local regulator

A secreted molecule that influences cells near where it is secreted.

melanocyte-stimulating hormone (MSH)

A hormone produced and secreted by the anterior pituitary that regulates the activity of pigment-containing cells in the skin of some vertebrates.

melatonin

A hormone secreted by the pineal gland that regulates body functions related to seasonal day length.

mineralocorticoid

A steroid hormone secreted by the adrenal cortex that regulates salt and water homeostasis.

negative feedback

A primary mechanism of homeostasis, whereby a change in a physiological variable triggers a response that counteracts the initial change.

nervous system

The fast-acting internal system of communication involving sensory receptors, networks of nerve cells, and connections to muscles and glands that respond to nerve signals; functions in concert with the endocrine system to effect internal regulation and maintain homeostasis.

neurohormone

A molecule that is secreted by a neuron, travels in body fluids, and acts on specific target cells to change their functioning.

neurotransmitter

A molecule that is released from the synaptic terminal of a neuron at a chemical synapse, diffuses across the synaptic cleft, and binds to the postsynaptic cell, triggering a response.

nitric oxide (NO)

A gas produced by many types of cells that functions as a local regulator and as a neurotransmitter.

norepinephrine

A catecholamine that is chemically and functionally similar to epinephrine and acts as a hormone or neurotransmitter; also known as noradrenaline.

oxytocin

A hormone produced by the hypothalamus and released from the posterior pituitary. It induces contractions of the uterine muscles during labor and causes the mammary glands to eject milk during nursing.

pancreas

A gland with the following dual functions: The nonendocrine portion functions in digestion, secreting enzymes and an alkaline solution into the small intestine via a duct; the ductless endocrine portion functions in homeostasis, secreting the hormones insulin and glucagon into the blood.

paracrine

Referring to a secreted molecule that acts on a neighboring cell.

parathyroid gland

Any of four small endocrine glands, embedded in the surface of the thyroid gland, that secrete parathyroid hormone.

parathyroid hormone (PTH)

A hormone secreted by the parathyroid glands that raises blood calcium level by promoting calcium release from bone and calcium retention by the kidneys.

pheromone

In animals and fungi, a small molecule released into the environment that functions in communication between members of the same species. In animals, it acts much like a hormone in influencing physiology and behavior.

pineal gland

A small gland on the dorsal surface of the vertebrate forebrain that secretes the hormone melatonin.

pituitary gland

An endocrine gland at the base of the hypothalamus; consists of a posterior lobe (neurohypophysis), which stores and releases two hormones produced by the hypothalamus, and an anterior lobe (adenohypophysis), which produces and secretes many hormones that regulate diverse body functions.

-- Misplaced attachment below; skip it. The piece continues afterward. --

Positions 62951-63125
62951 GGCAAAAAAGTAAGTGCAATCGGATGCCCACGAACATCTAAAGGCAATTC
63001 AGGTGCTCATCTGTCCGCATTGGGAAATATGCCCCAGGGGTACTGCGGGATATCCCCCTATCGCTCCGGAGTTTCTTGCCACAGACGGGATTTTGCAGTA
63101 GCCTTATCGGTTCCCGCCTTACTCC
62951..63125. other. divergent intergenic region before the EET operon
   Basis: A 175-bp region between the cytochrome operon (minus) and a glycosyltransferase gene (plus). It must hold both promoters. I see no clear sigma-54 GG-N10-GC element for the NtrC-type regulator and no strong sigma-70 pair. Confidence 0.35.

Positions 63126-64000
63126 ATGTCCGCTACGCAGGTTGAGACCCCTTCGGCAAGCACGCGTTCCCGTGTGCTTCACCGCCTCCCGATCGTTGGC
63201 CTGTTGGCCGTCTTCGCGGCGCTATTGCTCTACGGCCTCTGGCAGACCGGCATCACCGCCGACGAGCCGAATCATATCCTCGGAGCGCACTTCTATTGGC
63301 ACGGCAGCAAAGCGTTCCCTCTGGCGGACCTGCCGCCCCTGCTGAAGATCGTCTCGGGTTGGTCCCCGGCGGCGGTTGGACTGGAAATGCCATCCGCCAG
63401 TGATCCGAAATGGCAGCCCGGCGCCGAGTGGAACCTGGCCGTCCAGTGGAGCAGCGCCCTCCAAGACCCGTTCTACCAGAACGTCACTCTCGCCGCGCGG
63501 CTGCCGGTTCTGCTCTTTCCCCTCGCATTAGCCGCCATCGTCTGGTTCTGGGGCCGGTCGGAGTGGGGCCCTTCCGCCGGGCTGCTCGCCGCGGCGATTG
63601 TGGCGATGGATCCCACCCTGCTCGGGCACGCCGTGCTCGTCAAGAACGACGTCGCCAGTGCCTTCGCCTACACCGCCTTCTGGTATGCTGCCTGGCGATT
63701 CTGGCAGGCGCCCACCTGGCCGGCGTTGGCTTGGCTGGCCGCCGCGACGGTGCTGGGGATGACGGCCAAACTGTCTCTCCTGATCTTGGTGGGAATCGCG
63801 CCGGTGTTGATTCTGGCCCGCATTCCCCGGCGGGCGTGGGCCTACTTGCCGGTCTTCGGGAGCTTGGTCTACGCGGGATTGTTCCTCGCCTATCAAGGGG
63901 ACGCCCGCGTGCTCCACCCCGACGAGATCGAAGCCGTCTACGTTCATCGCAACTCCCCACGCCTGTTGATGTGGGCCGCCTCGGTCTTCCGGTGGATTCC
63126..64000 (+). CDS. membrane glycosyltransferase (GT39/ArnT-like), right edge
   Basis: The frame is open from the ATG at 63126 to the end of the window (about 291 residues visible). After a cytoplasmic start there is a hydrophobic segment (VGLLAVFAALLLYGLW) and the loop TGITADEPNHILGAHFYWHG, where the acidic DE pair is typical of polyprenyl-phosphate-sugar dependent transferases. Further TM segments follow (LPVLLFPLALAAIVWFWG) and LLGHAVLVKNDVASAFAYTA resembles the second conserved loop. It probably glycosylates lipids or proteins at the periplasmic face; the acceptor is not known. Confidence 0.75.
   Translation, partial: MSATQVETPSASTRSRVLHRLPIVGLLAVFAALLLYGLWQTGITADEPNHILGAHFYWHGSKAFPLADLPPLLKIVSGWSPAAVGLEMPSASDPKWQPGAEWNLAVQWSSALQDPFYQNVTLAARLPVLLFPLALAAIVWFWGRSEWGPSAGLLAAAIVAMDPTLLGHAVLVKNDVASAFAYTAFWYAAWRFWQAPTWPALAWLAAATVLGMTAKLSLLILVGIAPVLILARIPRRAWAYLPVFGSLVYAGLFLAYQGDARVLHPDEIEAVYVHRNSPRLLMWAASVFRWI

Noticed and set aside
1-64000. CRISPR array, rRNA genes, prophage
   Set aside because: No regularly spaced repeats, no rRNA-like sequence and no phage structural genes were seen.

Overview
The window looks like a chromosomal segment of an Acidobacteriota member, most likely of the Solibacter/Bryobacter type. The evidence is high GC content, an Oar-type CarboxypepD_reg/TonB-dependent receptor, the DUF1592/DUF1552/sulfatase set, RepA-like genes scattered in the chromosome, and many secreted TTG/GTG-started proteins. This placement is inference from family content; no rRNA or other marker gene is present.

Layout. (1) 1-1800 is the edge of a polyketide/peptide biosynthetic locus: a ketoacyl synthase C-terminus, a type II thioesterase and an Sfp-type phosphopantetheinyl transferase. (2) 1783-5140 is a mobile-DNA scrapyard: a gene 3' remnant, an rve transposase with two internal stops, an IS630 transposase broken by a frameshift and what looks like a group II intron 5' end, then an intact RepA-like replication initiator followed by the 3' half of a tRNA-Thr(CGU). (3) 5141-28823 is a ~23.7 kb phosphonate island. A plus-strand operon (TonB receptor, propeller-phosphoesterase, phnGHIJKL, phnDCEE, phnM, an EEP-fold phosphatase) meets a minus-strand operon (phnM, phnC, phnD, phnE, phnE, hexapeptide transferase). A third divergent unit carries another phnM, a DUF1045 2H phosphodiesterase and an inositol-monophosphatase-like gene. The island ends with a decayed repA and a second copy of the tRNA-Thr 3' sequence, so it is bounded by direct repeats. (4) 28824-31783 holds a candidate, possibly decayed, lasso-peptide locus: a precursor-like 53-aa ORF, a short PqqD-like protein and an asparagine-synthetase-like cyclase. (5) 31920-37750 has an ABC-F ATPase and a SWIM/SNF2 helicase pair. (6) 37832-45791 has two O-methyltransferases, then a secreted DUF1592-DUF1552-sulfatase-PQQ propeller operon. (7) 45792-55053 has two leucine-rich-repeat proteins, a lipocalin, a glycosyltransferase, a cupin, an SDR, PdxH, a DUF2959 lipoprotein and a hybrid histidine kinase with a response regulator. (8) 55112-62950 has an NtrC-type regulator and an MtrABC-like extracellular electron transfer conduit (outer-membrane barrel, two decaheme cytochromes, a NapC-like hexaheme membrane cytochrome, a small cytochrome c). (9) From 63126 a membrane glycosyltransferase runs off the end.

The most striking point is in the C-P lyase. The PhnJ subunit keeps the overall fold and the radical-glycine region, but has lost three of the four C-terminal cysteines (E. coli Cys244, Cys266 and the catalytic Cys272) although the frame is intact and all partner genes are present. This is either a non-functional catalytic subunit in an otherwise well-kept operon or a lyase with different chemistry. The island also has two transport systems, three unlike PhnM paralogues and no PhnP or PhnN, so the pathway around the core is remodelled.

positive feedback

A physiological control mechanism in which a change in a variable triggers mechanisms that amplify the change.

posterior pituitary

Also called the neurohypophysis; an extension of the hypothalamus composed of nervous tissue that secretes oxytocin and antidiuretic hormone made in the hypothalamus; a temporary storage site for these hormones.

progesterone

A steroid hormone that prepares the uterus for pregnancy; the major progestin in mammals.

prolactin (PRL)

A hormone produced and secreted by the anterior pituitary with a great diversity of effects in different vertebrate species. In mammals, it stimulates growth of and milk production by the mammary glands

prostaglandin (PG)

One of a group of modified fatty acids secreted by virtually all tissues and performing a wide variety of functions as local regulators.

prostate gland

A gland in human males that secretes an acid-neutralizing component of semen.

second messenger

A small, nonprotein, water-soluble molecule or ion, such as a calcium ion (Ca2+) or cyclic AMP, that relays a signal to a cell's interior in response to a signaling molecule bound by a signal receptor protein.

semen

The fluid that is ejaculated by the male during orgasm; contains sperm and secretions from several glands of the male reproductive tract.

signal transduction

The linkage of a mechanical, chemical, or electromagnetic stimulus to a specific cellular response.

testosterone

A steroid hormone required for development of the male reproductive system, spermatogenesis, and male secondary sex characteristics; the major androgen in mammals.

thyroid gland

An endocrine gland, located on the ventral surface of the trachea, that secretes two iodine-containing hormones, triiodothyronine (T3) and thyroxine (T4), as well as calcitonin.

thyroxine (T4)

One of two iodine-containing hormones that are secreted by the thyroid gland and that help regulate metabolism, development, and maturation in vertebrates.

triiodothyrodine (T3)

One of two iodine-containing hormones that are secreted by the thyroid gland and that help regulate metabolism, development, and maturation in vertebrates.

tropic hormone

A hormone that has another endocrine gland as a target.